It is clear from surviving correspondence that from 1763 onwards Bessborough began to collect in earnest once again employing as his agents the famous Roman dealer Thomas Jenkins (1722-1798), and in Paris Lord Clanbrassill (1730-1798). The latter seems to be principally concerned with a gem collection which would later form part of the celebrated Marlborough gems. It is possible to identify some elements in his collection with those cited in correspondence. For instance Jenkins supplied “the top of an ancient sarcophagus with bas reliefs of figures but for the main the task is made impossible as the Bessborough – Jenkins correspondence between 1763 and 1769 appears not to have survived. It was in the latter year that Jenkins visited Parkstead and followed it up with a letter suggesting more purchases including a marble of Diana and Apollo which Lord Bessborough acquired. Interestingly in his letter of reply he made the point that “ You know I have not room for many things. It ( Parkstead ) as you know pretty full so what I want most are such things as I can put out in the garden”. Fortunately this gives a slight clue as to when this vase may have been purchased for it is known that by 1801 it was standing in the main hall of the house which implies a potential purchase prior to 1769.
The reason it is known where things stood by 1801 was that the catalogue of the collection prepared then was unusually laid out in the order of where objects were displayed in the house. It commences with the gardens and the two temples before entering the basement area of the house  where terracotta vases and cinerary urns were displayed in what Bessborough called his catacombs. This seems to have been a well lit vaulted, stuccoed passage fitted with niches to imitate an ancient columbarium, an interesting prototype for Soane’s display at his house in Lincoln Inn Fields (see Jonathon Scott ,The Pleasures of Antiquity: British Collectors of Greece and Rome, New Haven, 2003, p. 140). The sequence of display then moves to the main hall on the piano nobile. It was here that Bessborough displayed his greatest treasures including the items he had purchased on his Grand Tour: “Greek Head of a Faun found in Athens”, “Group of a Lion devouring a horse found in the neighbourhood of Smyrna”, “ Statue of Ganymede dug up in the Campo Martial in 1769”, and amongst others “An Aegyptian Granite Vase found in Augustus’s Bath”. It is therefore very likely that the vase was either purchased by Bessborough whilst in Rome or later in the 1760’s from Jenkins.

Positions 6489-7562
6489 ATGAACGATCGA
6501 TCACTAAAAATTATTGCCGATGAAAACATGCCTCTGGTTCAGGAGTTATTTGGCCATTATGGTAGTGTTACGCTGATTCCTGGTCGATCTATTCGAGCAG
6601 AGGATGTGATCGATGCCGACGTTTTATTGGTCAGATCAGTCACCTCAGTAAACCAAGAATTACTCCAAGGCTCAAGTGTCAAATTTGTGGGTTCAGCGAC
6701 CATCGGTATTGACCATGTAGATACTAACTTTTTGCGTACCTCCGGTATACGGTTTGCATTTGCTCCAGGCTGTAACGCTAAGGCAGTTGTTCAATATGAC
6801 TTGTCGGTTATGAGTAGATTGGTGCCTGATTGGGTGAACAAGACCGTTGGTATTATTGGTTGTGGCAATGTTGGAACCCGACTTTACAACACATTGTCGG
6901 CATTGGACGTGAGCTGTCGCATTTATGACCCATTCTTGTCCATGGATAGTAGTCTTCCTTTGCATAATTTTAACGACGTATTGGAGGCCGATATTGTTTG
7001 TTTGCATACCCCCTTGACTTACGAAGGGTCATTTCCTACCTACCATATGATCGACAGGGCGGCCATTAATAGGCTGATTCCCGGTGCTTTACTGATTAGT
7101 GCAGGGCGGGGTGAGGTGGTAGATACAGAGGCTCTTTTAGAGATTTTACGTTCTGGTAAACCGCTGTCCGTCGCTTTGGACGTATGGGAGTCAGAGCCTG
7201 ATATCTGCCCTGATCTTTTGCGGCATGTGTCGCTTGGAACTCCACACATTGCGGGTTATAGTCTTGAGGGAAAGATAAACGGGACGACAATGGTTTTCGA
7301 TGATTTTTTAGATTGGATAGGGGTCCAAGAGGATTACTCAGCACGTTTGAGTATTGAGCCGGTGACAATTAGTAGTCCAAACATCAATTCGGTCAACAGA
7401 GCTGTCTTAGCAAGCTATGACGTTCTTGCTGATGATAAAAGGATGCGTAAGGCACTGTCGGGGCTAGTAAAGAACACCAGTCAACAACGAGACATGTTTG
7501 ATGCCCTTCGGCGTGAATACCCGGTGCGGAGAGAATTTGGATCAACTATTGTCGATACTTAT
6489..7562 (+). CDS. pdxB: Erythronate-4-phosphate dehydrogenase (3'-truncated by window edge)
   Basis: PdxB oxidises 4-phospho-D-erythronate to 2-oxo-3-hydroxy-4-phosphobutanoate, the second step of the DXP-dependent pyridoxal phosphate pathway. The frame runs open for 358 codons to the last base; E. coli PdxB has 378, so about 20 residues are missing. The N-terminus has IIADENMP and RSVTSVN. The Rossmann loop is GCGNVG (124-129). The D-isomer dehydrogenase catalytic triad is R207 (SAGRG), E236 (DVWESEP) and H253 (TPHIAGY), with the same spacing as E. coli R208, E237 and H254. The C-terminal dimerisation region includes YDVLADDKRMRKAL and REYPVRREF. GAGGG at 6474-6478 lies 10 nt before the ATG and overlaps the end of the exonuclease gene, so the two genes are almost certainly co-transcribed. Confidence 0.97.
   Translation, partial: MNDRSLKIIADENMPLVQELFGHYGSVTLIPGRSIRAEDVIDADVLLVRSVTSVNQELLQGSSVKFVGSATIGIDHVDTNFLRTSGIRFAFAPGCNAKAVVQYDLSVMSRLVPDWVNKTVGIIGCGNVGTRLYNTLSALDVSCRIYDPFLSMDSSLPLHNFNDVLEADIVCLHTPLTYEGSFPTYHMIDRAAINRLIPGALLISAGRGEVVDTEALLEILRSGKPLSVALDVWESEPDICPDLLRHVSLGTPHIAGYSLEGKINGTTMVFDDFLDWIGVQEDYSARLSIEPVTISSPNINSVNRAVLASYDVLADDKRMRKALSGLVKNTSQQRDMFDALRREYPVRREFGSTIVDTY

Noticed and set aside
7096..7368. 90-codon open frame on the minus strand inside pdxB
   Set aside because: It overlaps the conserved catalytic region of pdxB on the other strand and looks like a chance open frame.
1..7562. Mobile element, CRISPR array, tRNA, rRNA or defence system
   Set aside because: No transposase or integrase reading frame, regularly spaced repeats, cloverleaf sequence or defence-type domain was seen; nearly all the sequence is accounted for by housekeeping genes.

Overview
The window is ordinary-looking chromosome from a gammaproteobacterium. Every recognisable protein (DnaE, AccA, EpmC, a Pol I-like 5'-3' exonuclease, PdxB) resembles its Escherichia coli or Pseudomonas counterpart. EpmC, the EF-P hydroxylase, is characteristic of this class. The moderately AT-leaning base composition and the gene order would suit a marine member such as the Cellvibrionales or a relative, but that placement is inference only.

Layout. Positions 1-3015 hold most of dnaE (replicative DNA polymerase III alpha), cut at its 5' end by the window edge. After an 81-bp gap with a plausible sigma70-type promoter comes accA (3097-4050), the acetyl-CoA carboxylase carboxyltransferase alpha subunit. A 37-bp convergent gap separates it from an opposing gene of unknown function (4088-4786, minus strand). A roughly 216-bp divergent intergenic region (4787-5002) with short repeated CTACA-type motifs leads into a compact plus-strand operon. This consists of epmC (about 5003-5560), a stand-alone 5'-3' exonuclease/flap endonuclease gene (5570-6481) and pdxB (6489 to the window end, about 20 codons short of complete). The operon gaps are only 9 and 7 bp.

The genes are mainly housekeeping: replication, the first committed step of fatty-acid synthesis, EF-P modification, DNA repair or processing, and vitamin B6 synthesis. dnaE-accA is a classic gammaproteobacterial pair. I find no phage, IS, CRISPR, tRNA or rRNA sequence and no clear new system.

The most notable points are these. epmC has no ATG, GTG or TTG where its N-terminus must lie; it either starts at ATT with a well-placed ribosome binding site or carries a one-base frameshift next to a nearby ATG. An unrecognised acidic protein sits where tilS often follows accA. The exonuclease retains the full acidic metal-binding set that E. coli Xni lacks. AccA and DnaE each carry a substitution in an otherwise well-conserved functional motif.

Following Bessborough’s death in 1793 his son was forced to sell the collection and it was brought to auction by Christie’s in 1801. Their catalogue underlined the importance of the collection: Catalogue of the Capital, Well Known, and Truly Valuable Collection of Antique Statues, Bustos, Aegyptian and other vases, Bas- Reliefs etc…. The Property of a Noble Earl, deceased (Not less distinguished for his exquisite Taste and Judgement in the Fine Arts as his Liberality in Collecting). This Valuable assemblage, a great part of which was formed during his travels and residence in Italy.”
Amongst those who attended the sale was the architect /collector Sir John Soane, the antiquarians Charles Townley, Thomas Hope and Henry Blundell, and fellow nobility including Bessborough’s son in law The Duke of St Albans, Lord Egremont, and the 5th Earl of Carlisle.
Carlisle acquired five objects in all but none nearly as expensive as the present vase for which he paid 110 guineas. In the manuscript inventory of the antiquities of Castle Howard entitled Bronzes, statuary & table tops. 5th Earl of Carlisle (Castle Howard Archive H2/2/2) the present vase is listed as no. 1 indicating how important its new owner considered it to be. Surprisingly since then the vase seemed to escape the attention of scholars and has not been fully published. Even in Borg, Von Hesberg, and Linfert, op. cit., p. 19 it is merely mentioned in passing in the introduction. This is unexpected given both the historical importance and sheer beauty of this powerfully worked monumental vase.